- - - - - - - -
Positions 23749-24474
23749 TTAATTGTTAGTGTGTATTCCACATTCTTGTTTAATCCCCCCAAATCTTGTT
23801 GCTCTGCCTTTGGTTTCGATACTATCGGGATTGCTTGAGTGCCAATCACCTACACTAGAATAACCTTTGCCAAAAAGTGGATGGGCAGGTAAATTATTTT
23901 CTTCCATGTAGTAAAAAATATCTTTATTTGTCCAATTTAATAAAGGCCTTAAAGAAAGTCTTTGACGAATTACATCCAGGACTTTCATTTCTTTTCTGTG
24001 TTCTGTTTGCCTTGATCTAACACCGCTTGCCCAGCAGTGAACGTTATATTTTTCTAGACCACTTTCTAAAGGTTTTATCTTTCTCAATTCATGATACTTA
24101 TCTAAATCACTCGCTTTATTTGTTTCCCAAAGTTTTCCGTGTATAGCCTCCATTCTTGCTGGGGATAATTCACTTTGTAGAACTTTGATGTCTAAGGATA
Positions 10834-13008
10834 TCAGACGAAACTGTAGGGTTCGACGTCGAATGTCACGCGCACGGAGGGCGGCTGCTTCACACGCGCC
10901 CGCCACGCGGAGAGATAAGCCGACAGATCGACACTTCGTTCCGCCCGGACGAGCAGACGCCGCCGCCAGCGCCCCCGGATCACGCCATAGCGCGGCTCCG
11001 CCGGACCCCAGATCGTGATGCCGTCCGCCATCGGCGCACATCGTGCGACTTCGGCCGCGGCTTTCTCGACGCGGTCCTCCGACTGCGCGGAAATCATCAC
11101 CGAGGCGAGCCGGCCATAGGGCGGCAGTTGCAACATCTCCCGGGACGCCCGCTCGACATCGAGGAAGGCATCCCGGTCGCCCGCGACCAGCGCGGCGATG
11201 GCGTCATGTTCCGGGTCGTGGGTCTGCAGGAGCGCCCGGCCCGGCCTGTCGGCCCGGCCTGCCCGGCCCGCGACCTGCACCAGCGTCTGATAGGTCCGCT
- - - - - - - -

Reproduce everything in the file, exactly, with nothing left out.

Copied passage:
Positions 23749-24474
23749 TTAATTGTTAGTGTGTATTCCACATTCTTGTTTAATCCCCCCAAATCTTGTT
23801 GCTCTGCCTTTGGTTTCGATACTATCGGGATTGCTTGAGTGCCAATCACCTACACTAGAATAACCTTTGCCAAAAAGTGGATGGGCAGGTAAATTATTTT
23901 CTTCCATGTAGTAAAAAATATCTTTATTTGTCCAATTTAATAAAGGCCTTAAAGAAAGTCTTTGACGAATTACATCCAGGACTTTCATTTCTTTTCTGTG
24001 TTCTGTTTGCCTTGATCTAACACCGCTTGCCCAGCAGTGAACGTTATATTTTTCTAGACCACTTTCTAAAGGTTTTATCTTTCTCAATTCATGATACTTA
24101 TCTAAATCACTCGCTTTATTTGTTTCCCAAAGTTTTCCGTGTATAGCCTCCATTCTTGCTGGGGATAATTCACTTTGTAGAACTTTGATGTCTAAGGATA
Positions 10834-13008
10834 TCAGACGAAACTGTAGGGTTCGACGTCGAATGTCACGCGCACGGAGGGCGGCTGCTTCACACGCGCC
10901 CGCCACGCGGAGAGATAAGCCGACAGATCGACACTTCGTTCCGCCCGGACGAGCAGACGCCGCCGCCAGCGCCCCCGGATCACGCCATAGCGCGGCTCCG
11001 CCGGACCCCAGATCGTGATGCCGTCCGCCATCGGCGCACATCGTGCGACTTCGGCCGCGGCTTTCTCGACGCGGTCCTCCGACTGCGCGGAAATCATCAC
11101 CGAGGCGAGCCGGCCATAGGGCGGCAGTTGCAACATCTCCCGGGACGCCCGCTCGACATCGAGGAAGGCATCCCGGTCGCCCGCGACCAGCGCGGCGATG
11201 GCGTCATGTTCCGGGTCGTGGGTCTGCAGGAGCGCCCGGCCCGGCCTGTCGGCCCGGCCTGCCCGGCCCGCGACCTGCACCAGCGTCTGATAGGTCCGCT